- GOP offers 10-year, $2.2 trillion plan to Obama
- Fiscal cliff talks turn into a game of chicken
- From the fiscal frying pan into the debt ceiling fire
- Tax the rich more? Most Americans say yes
- Heartland states on high alert over fiscal cliff
- 4 high-yield stocks that can survive the crisis
- Thoma: The case for breaking up the big banks
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And Newt Gingrich calls him the weakest GOP front-runner since 1920.
By John McCormick and Hans Nichols, Bloomberg
Mitt Romney's Republican presidential rivals are boosting attacks ahead of Southern primaries this week that could start to winnow the field.
The heightened criticism precedes primary voting Tuesday in Alabama and Mississippi. The contests are important for Newt Gingrich as he tries to remain a viable candidate and for Rick Santorum as he works to prove he is building momentum after a weekend win in Kansas.
Why has the Obama administration decided to bail out the speculators in his latest iteration of a housing policy?
At the peak of the housing bubble, a number of reality shows appeared on cable television that featured real-estate speculators who bought distressed properties and made enough improvements to sell them quickly at a sharp profit.
Called “flipping,” the entertainment industry glamorized the quick-profit practice that helped fuel a spectacular rise in housing values – and made the crash worse than it otherwise might have been. Flipping has since become a reviled practice, a symptom of an irrational and irresponsible market, not to mention the negative political connotations of speculators in general as gas prices rise rapidly yet again.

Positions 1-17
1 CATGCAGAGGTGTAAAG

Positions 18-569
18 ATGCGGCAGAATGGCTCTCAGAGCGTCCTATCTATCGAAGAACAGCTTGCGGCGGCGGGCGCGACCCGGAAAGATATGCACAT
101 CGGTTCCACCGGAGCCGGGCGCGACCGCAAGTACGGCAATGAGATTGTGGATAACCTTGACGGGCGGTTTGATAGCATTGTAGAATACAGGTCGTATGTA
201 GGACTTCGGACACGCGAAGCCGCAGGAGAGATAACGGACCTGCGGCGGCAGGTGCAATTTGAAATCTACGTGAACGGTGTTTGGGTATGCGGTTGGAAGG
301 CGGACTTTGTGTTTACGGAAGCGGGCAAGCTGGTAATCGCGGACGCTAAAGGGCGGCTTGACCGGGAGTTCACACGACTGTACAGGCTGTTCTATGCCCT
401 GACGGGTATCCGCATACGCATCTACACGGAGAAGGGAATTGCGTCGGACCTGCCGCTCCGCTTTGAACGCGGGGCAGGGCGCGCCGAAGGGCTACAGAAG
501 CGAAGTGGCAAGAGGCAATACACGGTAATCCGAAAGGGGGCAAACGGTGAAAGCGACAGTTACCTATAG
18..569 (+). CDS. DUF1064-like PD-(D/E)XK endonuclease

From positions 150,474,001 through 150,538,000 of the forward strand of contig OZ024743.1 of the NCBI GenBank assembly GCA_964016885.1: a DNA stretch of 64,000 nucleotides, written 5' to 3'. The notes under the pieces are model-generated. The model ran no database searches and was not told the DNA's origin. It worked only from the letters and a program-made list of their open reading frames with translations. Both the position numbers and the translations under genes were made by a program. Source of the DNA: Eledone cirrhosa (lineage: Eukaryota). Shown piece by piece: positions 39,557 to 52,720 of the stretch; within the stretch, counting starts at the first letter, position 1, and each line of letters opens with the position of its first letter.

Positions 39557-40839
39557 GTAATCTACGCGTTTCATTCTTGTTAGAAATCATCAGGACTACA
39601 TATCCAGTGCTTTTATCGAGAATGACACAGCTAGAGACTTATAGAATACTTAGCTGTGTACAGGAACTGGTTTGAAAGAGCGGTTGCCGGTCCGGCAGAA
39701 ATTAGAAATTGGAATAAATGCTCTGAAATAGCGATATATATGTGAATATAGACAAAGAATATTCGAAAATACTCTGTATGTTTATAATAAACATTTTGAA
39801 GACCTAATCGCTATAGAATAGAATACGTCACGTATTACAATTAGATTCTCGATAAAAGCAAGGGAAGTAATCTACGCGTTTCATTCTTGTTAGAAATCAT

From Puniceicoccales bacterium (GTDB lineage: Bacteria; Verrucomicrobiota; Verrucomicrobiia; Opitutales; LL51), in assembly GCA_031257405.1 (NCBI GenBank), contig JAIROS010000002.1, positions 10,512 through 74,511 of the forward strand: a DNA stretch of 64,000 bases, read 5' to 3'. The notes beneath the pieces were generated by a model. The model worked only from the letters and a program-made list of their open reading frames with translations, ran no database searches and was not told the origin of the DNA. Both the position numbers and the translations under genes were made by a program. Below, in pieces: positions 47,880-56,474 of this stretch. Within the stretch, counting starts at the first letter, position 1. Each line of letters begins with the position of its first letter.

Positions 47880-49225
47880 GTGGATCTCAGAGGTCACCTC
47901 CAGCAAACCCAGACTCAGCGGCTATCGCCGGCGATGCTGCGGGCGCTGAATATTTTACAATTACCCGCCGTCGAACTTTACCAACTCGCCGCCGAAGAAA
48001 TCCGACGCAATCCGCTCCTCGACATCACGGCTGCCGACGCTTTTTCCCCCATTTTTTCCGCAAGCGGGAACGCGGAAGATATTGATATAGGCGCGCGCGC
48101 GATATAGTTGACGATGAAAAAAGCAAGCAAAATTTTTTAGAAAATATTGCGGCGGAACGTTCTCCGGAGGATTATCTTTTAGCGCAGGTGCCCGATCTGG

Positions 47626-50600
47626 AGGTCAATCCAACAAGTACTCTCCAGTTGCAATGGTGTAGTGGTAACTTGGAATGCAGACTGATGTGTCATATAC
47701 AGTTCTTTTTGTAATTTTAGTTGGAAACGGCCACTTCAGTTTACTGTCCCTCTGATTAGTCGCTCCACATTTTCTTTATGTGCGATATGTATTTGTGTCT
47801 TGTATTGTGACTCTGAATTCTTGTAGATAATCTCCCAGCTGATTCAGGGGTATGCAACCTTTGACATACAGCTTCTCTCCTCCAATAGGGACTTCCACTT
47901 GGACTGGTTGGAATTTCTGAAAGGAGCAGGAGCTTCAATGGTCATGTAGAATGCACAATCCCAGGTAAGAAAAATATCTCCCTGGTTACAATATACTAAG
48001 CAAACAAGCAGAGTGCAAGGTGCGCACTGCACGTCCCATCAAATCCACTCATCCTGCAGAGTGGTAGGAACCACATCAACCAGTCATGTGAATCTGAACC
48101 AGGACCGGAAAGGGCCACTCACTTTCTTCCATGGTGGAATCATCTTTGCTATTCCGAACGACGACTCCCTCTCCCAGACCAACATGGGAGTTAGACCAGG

The electric car symbolizes the bailout for Republican candidates and plays to issues like class and the environment.
Pity the Chevy Volt. Ever since it became known that the plug-in hybrid car's batteries had burst into flames after government crash tests, the car has become the whipping boy of Republican politicians.
Conservatives have equated GM's Volt with everything from government bailouts to radical left-wing environmentalism.
The strengthening economy is beginning to translate into greater public optimism.
By Mike Dorning, Bloomberg
A surge in new jobs last month that held the U.S. unemployment rate to 8.3 percent highlights a strengthening economy that bolsters President Barack Obama as he approaches re-election.
"If this continues, he'll have the edge -- not necessarily a huge edge but an edge," said Christopher Wlezien, a political science professor at Temple University in Philadelphia and co- author with Robert Erikson of the forthcoming book "The Timeline of Presidential Elections."
President Obama hit the campaign trail in Mount Holly, N.C. where he tried to bat away GOP complaints about his energy policies and responsibility for soaring gas prices.
"Hello, North Carolina!” President Obama called out Wednesday at a truck plant in Mount Holly, N.C. where he again tried to bat away GOP complaints about his energy policies and responsibility for soaring gas prices.